II. Scenarios 2 3: SME and Corporate Account Operators
For example, an SME and a Corporate customer who deposits GHS500 and GHS2000 respectively and leaves such a balance in the account for a year.

Also, by the end of a 12-month period the bank will make a profit of GHS2,303.64 and GHS605.91 respectively from the deposits of these two customers. The customers, whose interests are to be protected by the BoG will be left with GHS200 for the Corporate customer, and GHS20 for the SME customer; thus losing 90% and 96% of their deposits respectively without even factoring the 17.5% VAT charges to government and the effects of the 16.9% on their money.

When I emailed, my bank about these charges, the response I got from them made me feel as if I was complaining to an airline company; ‘sir, we apologize for the inconvenience but our charges are not negotiable and irreversible”. Customers, particularly the so-called middle-income people must not continue to sit unconcerned. They must be the voice for the millions of poor people who cannot voice out their own concerns.

I will not be surprise that BoG might be aware that there are other banks which charge fees even higher than those being charged by my bank. There are banks that charge as much as GHS10 per transaction, with yet a large number of them having numerous hidden charges.

In these days of IMF support, an additional VAT is calculated on whatever the banks charge their customers. In situations such as the scenarios above, it does not surprise one to see Ghanaians who have no foreign business transactions ‘storing’ their money in foreign currency to the detriment of the economy.

As if these charges are not enough, the spread between how much interest banks give depositors versus how much they charge borrowers can only be described as robbery. Whereas depositors are paid either no interest at all or interests rates far less than inflation rate, the banks lend those same funds out at interest rates well above 30%.

It is worth noting that your counterpart in Nigeria, the Central Bank of Nigeria (CBN), has in the past sanctioned banks to refund charges to customers and it is seriously working to regulate and in some cases eliminate certain bank charges such as the COT (Commission on Turnover) by 2016. Is this all you can do as an institution “to achieve a sound, efficient banking system in the interest of depositors and other customers of these institutions”? The BoG must consider emulating the CBN on this issue of bank charges.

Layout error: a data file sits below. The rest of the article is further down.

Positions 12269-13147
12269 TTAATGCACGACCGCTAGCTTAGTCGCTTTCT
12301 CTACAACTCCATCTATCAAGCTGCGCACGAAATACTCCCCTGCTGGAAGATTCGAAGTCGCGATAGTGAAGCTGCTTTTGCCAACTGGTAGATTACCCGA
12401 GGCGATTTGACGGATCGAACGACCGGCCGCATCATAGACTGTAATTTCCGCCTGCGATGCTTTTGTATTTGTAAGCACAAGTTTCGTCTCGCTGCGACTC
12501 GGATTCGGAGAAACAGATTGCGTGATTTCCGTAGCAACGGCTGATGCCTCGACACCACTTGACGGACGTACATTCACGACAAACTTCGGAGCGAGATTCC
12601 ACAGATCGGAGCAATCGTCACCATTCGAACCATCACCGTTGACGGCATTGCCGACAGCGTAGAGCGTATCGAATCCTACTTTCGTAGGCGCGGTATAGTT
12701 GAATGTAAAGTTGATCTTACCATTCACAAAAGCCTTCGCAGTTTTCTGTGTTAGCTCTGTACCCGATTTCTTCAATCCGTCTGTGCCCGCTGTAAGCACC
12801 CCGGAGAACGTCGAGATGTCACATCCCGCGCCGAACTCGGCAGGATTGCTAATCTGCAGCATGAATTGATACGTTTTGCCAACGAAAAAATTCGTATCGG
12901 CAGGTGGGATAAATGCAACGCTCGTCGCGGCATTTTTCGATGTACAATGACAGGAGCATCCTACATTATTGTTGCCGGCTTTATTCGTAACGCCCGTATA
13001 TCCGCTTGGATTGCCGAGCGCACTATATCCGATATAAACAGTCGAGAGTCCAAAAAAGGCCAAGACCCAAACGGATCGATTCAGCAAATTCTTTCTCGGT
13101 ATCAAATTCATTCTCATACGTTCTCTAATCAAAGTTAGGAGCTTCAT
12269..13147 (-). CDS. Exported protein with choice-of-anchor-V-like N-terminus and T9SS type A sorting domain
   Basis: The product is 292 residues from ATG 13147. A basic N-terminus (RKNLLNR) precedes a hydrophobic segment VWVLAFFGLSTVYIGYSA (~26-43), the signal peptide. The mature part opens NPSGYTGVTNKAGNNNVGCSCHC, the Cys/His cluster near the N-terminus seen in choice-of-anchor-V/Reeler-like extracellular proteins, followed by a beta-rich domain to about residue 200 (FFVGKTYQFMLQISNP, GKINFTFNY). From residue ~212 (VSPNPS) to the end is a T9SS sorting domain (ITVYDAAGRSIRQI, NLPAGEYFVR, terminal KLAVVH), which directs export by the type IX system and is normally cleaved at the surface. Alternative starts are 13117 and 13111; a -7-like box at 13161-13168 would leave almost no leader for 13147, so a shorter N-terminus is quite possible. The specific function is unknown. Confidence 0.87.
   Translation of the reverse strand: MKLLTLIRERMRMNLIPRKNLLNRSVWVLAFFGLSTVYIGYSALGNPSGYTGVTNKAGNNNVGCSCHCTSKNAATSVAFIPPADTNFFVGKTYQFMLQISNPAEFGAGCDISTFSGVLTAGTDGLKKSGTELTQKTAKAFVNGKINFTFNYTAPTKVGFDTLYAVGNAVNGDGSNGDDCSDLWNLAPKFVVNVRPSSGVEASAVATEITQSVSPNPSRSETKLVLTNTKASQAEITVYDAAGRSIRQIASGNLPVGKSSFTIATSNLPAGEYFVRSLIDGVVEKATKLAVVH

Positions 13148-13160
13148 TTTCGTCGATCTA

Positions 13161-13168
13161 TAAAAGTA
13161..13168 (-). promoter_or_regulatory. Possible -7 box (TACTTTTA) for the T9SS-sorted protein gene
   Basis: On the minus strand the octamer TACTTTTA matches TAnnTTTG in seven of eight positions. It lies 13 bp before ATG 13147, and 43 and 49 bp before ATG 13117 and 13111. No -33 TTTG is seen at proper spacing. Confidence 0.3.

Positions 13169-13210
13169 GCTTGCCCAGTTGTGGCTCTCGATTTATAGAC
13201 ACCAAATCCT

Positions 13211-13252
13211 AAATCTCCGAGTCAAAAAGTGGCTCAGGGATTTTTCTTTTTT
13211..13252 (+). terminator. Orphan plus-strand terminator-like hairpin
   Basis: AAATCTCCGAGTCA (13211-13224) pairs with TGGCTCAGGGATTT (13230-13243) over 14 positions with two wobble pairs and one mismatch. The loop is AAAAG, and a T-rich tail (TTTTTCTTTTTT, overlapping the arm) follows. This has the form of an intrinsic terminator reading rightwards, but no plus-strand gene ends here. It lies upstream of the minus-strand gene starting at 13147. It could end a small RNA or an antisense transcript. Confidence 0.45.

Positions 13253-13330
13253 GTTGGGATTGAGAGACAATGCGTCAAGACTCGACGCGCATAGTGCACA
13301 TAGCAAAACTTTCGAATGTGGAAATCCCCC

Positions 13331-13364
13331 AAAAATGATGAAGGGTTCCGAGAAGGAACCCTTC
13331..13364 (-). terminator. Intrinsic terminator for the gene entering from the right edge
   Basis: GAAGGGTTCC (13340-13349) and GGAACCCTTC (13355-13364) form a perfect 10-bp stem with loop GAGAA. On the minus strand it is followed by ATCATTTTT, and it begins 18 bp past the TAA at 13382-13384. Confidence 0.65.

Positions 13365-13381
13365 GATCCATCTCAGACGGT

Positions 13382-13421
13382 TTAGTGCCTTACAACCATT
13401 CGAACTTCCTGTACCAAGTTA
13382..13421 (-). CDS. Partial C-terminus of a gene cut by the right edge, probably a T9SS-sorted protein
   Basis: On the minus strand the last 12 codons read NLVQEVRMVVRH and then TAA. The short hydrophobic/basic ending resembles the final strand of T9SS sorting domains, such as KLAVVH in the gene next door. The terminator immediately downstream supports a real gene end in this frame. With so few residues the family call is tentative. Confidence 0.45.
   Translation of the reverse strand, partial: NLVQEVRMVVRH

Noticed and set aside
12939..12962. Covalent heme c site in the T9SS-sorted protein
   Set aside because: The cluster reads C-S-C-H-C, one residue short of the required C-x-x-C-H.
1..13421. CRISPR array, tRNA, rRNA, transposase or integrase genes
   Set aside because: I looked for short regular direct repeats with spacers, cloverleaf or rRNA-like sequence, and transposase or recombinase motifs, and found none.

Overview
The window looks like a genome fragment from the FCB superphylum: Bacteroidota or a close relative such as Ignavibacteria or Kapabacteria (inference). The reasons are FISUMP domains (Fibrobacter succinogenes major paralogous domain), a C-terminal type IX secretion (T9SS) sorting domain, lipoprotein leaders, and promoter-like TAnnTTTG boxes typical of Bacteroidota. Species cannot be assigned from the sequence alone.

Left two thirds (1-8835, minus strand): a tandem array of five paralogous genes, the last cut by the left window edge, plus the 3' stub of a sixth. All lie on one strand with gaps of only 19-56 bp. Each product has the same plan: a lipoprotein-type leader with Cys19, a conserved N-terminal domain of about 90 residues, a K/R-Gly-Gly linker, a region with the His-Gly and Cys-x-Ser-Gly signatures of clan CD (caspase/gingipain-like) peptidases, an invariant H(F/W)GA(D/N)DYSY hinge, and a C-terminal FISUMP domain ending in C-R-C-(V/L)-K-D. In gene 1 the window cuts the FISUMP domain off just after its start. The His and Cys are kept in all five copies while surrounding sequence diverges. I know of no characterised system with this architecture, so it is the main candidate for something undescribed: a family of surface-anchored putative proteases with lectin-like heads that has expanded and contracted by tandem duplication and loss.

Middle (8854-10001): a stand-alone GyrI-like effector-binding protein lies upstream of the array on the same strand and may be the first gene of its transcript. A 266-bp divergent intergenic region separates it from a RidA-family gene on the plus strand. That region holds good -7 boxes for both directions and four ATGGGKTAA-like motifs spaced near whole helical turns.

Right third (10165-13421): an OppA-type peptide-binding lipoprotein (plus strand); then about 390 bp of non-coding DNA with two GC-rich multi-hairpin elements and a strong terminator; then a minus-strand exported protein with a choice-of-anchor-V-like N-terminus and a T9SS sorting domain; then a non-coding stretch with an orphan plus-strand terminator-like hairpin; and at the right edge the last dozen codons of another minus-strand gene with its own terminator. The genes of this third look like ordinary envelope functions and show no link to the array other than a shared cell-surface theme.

Please note that the days of ignorance on the part of Ghanaians on issues such as this harsh charges being meted on bank customers are long gone. Ghanaians are much more aware of their rights and the responsibilities of institutions such as yours to them. I would not be surprised if consumer groups, customers and individuals start class action law suits against banks for perpetuating these types on acts on them.

Customers have put up with the lousy attitudes of bank tellers (clerical staff) who call themselves bankers for far too long. The least customers deserve is banks “pilfering” their hard earned deposits in the name of bank charges.

The era of armchair banking must end. The message must be sent clearly to those Ghanaian banks, that they cannot continue charging unsuspecting customers to enrich their executives and shareholders. Some of these banks with operations in multiple countries are able to get away with certain acts in Ghana that they could never contemplate in the other jurisdictions in which they operate. I will look into some of these acts, such as some of their lending practices in my subsequent messages to the BoG.

The banks should note that if they do not restructure their products, services and charges, in the near future the telecos will take their place. Mobile money is just the beginning of what that future holds for the banks.
“As hunters have learned to shoot without missing, birds will have no choice but learn to fly without perching” –Chinua Achebe

By Prosper Kwesi Acquah
Business Financial Analyst, A pro-poor advocate,